Honestly, I don’t even know what should be in these books. Yesterday, I was reading one about a prince who marries a girl he thinks is a princess. But it turns out, she isn’t, she was only pretending. And guess what the prince says when he finds out? “I don’t care that you are not a princess, I love you for who you are” YEAH, RIGHT! Have you not watched any reality TV show lately? Of course, he cares! And he should. Because not for nothing, the fake princess has been lying to him, implying that he was vain and only interested in status. So not exactly the healthiest start of a relationship. Plus, I don’t want my daughter to think that she too, can marry a prince, even though she is no royalty. You can’t, baby, you just can’t. It’s not the way the world works.

Another recurring theme in all these stories is that stepmothers are evil. Well, yeah, that part has some truth. Glad there are some realistic life moments in these otherwise utopic stories. Mind you, they are called fairy tales, so maybe the hint is in the name . . .

Finally, I am wondering, why is there always a parent (or two) who dies in these books? What is it teaching our kids? Coping with loss? Understanding mortality? Cherish your family, they might not be around for as long as you think?

I have a suggestion to make to writers of these fairy-tales: if you are going to be all serious and grown-up, why not drop the doom and gloom about parents and concentrate on sending more realistic messages about self- worth (i.e., don’t need a prince to stand on my own two feet). If you really, really need to kill someone in order to have a good story, how about sending the evil stepmom “swimming with the fishes”. At least, we could then talk about what comes around goes around, karma’s a b#^* and all that.

Thankfully, some children’s authors have decided it was never too early to learn about real life. So recently, I have been reading some very interesting books to my daughter. A lot of it is flying over her head, but the multiple layers of morals do not escape my scrutiny! Some messages are really positive, like being smart will keep you out of trouble, being kind always pays off eventually, world domination is not about physical power but wittiness and understanding your environment – Yes! I read that in a kids’ book! Some messages are more practical, like, you can bulls$@t your way through life as long as you can keep it up, the best form of defense is attack, revenge is a dish best served cold. And the inevitable, an eye for an eye!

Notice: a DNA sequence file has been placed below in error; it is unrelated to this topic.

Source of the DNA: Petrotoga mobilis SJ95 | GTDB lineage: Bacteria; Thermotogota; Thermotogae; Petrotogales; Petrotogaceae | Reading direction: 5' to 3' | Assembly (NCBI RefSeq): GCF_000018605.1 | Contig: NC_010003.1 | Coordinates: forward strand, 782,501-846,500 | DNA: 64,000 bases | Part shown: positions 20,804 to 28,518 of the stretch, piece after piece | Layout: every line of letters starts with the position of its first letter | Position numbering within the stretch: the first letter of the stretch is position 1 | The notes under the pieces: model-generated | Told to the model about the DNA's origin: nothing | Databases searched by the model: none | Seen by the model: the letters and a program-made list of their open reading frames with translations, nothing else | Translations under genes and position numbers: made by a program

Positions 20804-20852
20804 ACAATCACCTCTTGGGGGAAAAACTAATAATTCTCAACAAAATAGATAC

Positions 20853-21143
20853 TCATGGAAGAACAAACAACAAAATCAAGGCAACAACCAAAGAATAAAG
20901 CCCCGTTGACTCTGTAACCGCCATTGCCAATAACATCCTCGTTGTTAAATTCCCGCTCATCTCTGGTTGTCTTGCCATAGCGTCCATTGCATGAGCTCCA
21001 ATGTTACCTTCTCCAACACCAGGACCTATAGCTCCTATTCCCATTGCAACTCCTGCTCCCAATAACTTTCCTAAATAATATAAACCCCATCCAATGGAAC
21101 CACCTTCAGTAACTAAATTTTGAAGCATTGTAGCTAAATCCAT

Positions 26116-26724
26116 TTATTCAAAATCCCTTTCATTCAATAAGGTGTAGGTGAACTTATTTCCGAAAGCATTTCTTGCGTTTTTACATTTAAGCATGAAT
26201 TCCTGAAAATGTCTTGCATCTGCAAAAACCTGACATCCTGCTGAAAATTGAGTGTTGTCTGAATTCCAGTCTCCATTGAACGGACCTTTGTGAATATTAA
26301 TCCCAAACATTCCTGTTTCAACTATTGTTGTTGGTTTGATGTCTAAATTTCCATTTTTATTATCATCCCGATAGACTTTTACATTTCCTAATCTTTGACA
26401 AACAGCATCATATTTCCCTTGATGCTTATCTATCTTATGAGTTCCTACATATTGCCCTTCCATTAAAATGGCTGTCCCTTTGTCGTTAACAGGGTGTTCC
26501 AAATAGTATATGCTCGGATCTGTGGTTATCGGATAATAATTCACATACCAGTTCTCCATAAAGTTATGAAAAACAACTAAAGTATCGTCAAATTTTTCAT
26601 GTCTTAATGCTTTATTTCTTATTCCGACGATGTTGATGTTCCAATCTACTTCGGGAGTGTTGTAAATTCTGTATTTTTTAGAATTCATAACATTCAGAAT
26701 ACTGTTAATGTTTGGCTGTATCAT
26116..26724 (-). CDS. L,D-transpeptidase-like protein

I just wished these guys’ next book would be a fairy tale.  No more princess feeling desperate in her ivory tower, hoping for a handsome prince to free her from the evil stepmom. That girl will kick butts, crush the stepmom, send the prince to get himself a real job and simply hold the world in the palm of her hand. Way to go, princess!



Kids And Political Correctness – Part One

As we are trying to prepare our kids to face the real world, the literature we expose them to is sometimes sending confusing messages. My daughter’s favorite stories always involve a beautiful, nice and kind princess marrying a handsome, cool prince, thus escaping the evil of a stepmom. But what is this teaching her?

Beauty matters. Ouch! Really? Are all princesses beautiful? Erm . . . No, but nobody wants to read a story about an ugly lady, no matter how kind she is.

I know it’s not the message! In fact, I am pretty sure the moral of these stories is quite the opposite: when you are nice and kind, you are beautiful outside, no matter what you really look like. But it’s a second degree thing, a little hard to explain to five year olds.

My daughter’s take on the whole princess business is more along the lines of: if you are pretty, you are more likeable, regardless of whether you are nice or not. And if you are ugly, well, people can’t seem to see pass that and it really doesn’t matter whether you are nice or not. Disturbing thought. . .

Beauty is subjective, it’s in the eye of the one who looks and all that. But when you are five, this is simply not true: if you have big feet, with bunions (like Cinderella’s sisters), you could be Miss World and still ugly! Conversely, long hair and stunning dresses are the definition of beautiful, no matter what the rest of you looks like – unless you have big feet with bunions, and your dress can’t hide them . . .